We Are Reminded That None Of Us Live Or Die To Ourselves (6-7). We are not an island to ourselves. What we do affects others. We’re keenly interested in how what we do affects others (cf. 1 Cor. 9:19-23). I consider how what I do affects you, and you are to do the same. That may come as a sacrifice to me, but I’m called to consider more than just me. 

We Are Reminded Of What The Kingdom Of God Is And Is Not (17). It’s easy for us to lose sight of our identity, mission, and work. If we forget who we are, why we’re here, or what we’re here to do, there’s trouble. At Rome, people were confused over what the kingdom of God was about. Paul says it is not about earthly stuff, stuff you can take or leave that is neither right nor wrong. The kingdom is righteousness, peace, and joy. Mastering this leads us to be acceptable to God and approved by men (18). By majoring in the majors and minoring in the minors, we’re most effective with God and men. 

We Are Reminded That We Pursue What Makes For Peace And Edification (19). I doubt the Lord was trying to make a bunch of doormats in Romans 14, but to think that way is to miss the point of following Jesus (cf. Mat. 20:25-28). We approach our personal convictions, and those of others, wanting harmony and preferring one another. 

THREE WARNINGS ABOUT THE PEOPLE OF GOD

Even as Paul emphasizes God’s supremacy and the church’s nature, he does not leave out how God wants us to treat each other over judgment matters.

Don’t Judge Each Other (13). We can redirect the energy it takes to try and read hearts and judge motives into trying to see through the eyes of others (1 Pet. 3:8-9). Peter gives a process. Be one, then you will see through others’ eyes, you’ll feel a sense of family, then you’ll be kind, humble, and so on. 

Don’t Destroy Each Other (15). Paul says don’t spiritually kill the brother Jesus died for. When we insist on our rights and our way, we are no longer walking in love. We’re supposed to be about building each other up. Disagreement can turn to resentment, and we start avoiding each other or being distant. Substitute “food” with “political party,” “pandemic issues,” “celebrating Christmas,” “new heavens and new earth,” “literal indwelling,” “representative indwelling,” and the like. The principle is unchanged. 

Don’t Tear Down God’s Work (20). The church may have more opportunities and open doors right now than at any time in our lifetime. Don’t think the devil isn’t bothered by that. He’d love for us to turn on each other. He’d love to see Christians dig deeper trenches of division. But of all people, God’s people should lead the way in genuine love, unity, compassion, and care. So, Paul says don’t tear down the work of God for the sake of things that won’t matter in eternity. Causing others to stumble is a problem because it can tear down God’s family. Follow your own convictions (22), but don’t equate them with God’s law!

When You’re Caught Dead To Rights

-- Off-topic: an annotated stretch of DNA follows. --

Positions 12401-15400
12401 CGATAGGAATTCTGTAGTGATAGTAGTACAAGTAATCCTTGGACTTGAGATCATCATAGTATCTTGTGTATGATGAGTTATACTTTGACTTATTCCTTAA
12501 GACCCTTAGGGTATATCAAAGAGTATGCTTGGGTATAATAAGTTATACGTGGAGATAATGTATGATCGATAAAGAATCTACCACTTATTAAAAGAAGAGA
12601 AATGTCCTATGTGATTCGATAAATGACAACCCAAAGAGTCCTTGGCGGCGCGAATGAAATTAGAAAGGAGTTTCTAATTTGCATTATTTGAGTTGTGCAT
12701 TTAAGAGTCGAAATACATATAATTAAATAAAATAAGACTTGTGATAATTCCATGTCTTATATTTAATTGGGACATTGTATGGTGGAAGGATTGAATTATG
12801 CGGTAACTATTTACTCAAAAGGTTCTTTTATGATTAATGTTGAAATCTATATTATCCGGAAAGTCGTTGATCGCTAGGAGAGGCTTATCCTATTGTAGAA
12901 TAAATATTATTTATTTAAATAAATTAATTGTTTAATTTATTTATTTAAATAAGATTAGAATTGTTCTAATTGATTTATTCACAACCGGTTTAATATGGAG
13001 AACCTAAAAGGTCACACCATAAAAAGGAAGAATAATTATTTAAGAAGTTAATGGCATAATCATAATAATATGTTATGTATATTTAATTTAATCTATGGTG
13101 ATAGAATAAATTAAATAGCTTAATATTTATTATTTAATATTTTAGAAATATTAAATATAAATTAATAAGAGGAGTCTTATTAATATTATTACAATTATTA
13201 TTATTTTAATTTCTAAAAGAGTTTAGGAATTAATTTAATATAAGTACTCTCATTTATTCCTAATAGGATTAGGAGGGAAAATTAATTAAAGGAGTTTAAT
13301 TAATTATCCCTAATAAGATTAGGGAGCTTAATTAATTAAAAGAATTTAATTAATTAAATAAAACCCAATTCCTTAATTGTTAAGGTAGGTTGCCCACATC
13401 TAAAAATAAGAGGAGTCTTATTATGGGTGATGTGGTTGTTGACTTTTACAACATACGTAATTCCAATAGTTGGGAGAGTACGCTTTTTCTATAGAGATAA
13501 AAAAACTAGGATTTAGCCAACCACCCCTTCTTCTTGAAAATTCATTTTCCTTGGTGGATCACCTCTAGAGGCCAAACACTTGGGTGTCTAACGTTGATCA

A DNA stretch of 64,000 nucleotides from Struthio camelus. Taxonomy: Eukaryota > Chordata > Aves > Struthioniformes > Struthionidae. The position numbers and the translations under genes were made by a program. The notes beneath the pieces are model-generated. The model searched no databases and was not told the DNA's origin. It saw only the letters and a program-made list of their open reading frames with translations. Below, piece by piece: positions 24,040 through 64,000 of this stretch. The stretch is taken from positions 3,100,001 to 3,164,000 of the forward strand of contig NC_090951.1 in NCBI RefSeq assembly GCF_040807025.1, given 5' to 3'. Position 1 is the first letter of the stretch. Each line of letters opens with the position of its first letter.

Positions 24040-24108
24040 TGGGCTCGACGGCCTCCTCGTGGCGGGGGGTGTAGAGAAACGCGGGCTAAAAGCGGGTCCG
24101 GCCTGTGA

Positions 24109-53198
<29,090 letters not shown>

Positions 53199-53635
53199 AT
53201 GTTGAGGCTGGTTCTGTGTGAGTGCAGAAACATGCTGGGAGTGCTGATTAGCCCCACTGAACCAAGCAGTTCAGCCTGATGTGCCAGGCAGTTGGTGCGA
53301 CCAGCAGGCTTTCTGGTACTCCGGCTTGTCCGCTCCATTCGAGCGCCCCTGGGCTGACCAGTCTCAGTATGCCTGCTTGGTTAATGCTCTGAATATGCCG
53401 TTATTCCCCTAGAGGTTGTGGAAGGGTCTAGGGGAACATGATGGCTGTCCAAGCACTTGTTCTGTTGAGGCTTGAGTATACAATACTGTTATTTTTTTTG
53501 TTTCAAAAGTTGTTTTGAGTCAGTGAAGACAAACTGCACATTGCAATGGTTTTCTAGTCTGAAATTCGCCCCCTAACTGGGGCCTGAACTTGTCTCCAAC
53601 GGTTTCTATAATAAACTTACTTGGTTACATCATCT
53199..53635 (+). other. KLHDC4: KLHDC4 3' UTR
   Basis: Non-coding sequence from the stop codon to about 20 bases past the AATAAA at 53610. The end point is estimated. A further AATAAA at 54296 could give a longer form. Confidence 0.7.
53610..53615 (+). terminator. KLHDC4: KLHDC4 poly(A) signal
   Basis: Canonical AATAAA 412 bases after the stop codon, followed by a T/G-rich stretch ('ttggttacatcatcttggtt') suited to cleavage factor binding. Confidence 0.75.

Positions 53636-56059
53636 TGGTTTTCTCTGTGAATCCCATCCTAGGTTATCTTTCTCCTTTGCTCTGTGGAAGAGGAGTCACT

When You’re Caught Dead To Rights

Monday’s Column: Neal At The Cross

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Neal Pollard

In 1976, I was in first grade attending school in Barrackville, West Virginia, where my dad preached. One of my buddies was a black-haired kid named Carl. He got me in more trouble, wetting paper towels and throwing them on the bathroom ceiling in our school, exploring a filthy, condemned house across the street from the church building, and probably other acts of mischief I have chosen to repress. The worst Carl incident is probably still recalled in janitorial circles throughout the greater Fairmont area. Apparently, the school was replacing a lot of windows. There were sheets and sheets of panes of glass propped up against the school building. Carl, who looked a lot like Alfalfa from the Little Rascals, said he thought he could throw a pane of glass further than I could. The very suggestion made alarms go off in my head. This was wrong, dangerous, and I’m sure I threw in illegal. How I went from those thoughts to a sheet of glass- throwing-contest I honestly don’t remember. But I did and we did several times until an aforementioned janitor yelled at us to stop and stand still. I didn’t move but surprisingly Carl took off in a sprint. By the time the janitor made his way to my asphalt courtroom, I was feeling serious buyer’s remorse. I was arraigned and was told to report to the judge, better known as the principal, first thing in the morning.  I remember two things about that next day. One was that this is the only incident of my childhood that merited two spankings from my parents. The other was how gentle and kind the principal was. I later found out that the principal had told mom and dad that they would not make us pay for the broken glass.  I had no defense. Carl had hung me out to dry, but I forged my dastardly destiny the moment I cast my lots with that little rascal. I was at the mercy of one who could have made my life much harder, but he simply urged me to reform–the very thing I was eager to do. That was the last memory I have of Carl.

Have you ever been caught dead to rights–no excuse or mitigating circumstances (just plain guilty)? In John 8:1-11, there is a powerful lesson on forgiveness centering around a woman caught in adultery. We can look at this text from a variety of perspectives, but this very guilty woman was literally in the center of them all and at the heart of the text. Who was this woman to everyone present?